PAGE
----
Loop Road mural. Photo courtesy of DLNR

Until a few weeks ago, the Keahua Bridge, better known as the Wailua Loop Road Bridge, had its concrete dividers and walkway covered in graffiti. The bridge is a popular stop for sightseers, hikers, swimmers and stream-waders, according a news release from the state Department of Land and Natural Resources.

The DLNR Division of Forestry and Wildlife staff on Kaua‘i contacted the art program at Kapa‘a High School to propose a way to combat the vandalism and beautify the bridge structures, which are only a few years old.

“We are always happy when we can work with students who want to contribute to protecting and beautifying the public lands around them,” said Sheri S. Mann, DOFAW Kaua‘i Branch Manager. “This bridge is basically a doorway to the Wailua forest lands and having student art represent that is very special. We hope it will lead to less graffiti and more community involvement.”

For four days, as many as 20 students at a time opened more than 30 cans of paint, mixed it, and began creating large murals on the newly washed concrete bridge structures.

“We started planning and creating sketches in class, last fall,” said Vanessa Owens, their teacher. “We consulted with Hawaiian cultural practitioners to ensure that our murals were respectful and accurate portrayals of both our host culture and of the natural world around this area.”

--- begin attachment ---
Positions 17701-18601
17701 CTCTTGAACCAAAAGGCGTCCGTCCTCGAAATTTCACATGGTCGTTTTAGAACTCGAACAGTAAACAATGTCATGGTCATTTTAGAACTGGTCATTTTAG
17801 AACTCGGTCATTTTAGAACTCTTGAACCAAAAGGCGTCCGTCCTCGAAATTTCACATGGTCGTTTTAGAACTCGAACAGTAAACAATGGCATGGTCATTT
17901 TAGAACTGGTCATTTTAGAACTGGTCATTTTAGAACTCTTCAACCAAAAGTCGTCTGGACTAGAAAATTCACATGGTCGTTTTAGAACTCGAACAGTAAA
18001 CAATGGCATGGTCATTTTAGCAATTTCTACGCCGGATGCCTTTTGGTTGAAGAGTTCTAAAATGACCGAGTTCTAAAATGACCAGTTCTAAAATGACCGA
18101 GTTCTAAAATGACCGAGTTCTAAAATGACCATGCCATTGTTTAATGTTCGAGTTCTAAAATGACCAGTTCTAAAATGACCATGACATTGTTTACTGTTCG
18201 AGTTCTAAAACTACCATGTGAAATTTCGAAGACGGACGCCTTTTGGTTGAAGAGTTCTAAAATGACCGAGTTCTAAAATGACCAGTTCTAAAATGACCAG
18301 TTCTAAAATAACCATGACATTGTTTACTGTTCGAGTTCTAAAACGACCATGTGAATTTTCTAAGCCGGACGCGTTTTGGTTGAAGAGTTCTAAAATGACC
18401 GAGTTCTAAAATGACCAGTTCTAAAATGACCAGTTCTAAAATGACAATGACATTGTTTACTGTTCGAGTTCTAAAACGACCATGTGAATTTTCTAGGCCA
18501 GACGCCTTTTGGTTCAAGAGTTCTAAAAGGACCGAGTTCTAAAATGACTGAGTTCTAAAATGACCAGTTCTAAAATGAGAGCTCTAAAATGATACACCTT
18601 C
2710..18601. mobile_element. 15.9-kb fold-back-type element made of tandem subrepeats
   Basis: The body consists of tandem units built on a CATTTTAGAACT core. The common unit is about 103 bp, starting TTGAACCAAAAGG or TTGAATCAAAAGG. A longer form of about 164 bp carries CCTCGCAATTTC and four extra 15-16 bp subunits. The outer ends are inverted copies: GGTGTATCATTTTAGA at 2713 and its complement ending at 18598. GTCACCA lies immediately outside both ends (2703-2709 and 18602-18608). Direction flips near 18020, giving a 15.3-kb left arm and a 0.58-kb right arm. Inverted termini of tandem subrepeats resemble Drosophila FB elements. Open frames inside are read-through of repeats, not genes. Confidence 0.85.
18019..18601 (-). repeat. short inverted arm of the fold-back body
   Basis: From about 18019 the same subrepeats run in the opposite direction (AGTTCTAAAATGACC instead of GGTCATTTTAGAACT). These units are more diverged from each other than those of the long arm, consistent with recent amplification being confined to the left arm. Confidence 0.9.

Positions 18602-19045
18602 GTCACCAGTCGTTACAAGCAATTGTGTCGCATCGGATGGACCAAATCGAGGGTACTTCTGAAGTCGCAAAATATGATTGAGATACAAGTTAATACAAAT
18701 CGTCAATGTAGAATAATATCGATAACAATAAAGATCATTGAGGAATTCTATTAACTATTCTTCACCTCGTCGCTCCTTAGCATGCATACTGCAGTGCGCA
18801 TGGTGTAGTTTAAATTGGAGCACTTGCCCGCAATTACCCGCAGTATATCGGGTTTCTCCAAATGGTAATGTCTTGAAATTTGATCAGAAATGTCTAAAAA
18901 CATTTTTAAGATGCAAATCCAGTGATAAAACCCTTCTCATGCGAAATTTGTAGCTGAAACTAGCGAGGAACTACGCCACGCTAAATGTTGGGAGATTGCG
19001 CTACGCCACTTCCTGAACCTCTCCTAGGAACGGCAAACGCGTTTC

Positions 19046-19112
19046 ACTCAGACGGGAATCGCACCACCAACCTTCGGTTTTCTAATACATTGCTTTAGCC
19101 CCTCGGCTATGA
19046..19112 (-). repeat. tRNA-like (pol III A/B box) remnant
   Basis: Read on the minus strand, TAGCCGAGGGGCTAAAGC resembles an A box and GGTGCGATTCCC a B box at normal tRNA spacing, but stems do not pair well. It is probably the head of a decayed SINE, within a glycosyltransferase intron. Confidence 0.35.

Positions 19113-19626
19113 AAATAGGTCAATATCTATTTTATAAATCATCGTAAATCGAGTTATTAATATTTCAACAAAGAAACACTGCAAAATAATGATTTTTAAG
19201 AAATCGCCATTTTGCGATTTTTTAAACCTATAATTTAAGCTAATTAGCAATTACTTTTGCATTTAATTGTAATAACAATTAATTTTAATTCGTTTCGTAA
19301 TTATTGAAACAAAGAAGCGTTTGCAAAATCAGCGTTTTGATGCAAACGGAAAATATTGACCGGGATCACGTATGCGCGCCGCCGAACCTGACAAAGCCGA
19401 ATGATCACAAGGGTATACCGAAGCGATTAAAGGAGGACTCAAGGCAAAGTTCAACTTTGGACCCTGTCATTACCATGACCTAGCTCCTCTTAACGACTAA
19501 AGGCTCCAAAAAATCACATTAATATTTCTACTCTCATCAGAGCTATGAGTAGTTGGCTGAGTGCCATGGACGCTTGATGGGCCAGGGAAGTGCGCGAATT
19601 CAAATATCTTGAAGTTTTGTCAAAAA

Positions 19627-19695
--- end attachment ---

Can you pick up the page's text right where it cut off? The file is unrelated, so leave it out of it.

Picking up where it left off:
The final design features a pair of hula dancers who tell, through the art, the story of the importance of water and of the ahupua‘a (land division) of this area.

“We wanted to be culturally pono,” Owens said.

Owens said the bridge murals have been very well received by the community and by people visiting the area. She says based on her experience, murals tend to dissuade continued tagging by graffiti artists as they typically won’t cover up someone else’s artwork. Once the murals are complete it will be sealed with a coating, which should make it easy to wash off any graffiti in the future. Art students, in the future, expect to help maintain and touch-up the murals as needed.

In addition to the obvious overall benefit of beautifying the bridge, Owens believes the students involved in the project won’t be inclined to tag public places themselves and may help discourage other teens from doing so.

Freshman art student Natalia Orne touched up ocean waves stretching the entire length of one concrete wall.

“I’m really excited about these murals because it gave me an opportunity to paint, which I love, and to give back to the community,” Orne said.

Keahua Bridge Mural Web Feature from Hawaii DLNR on Vimeo.

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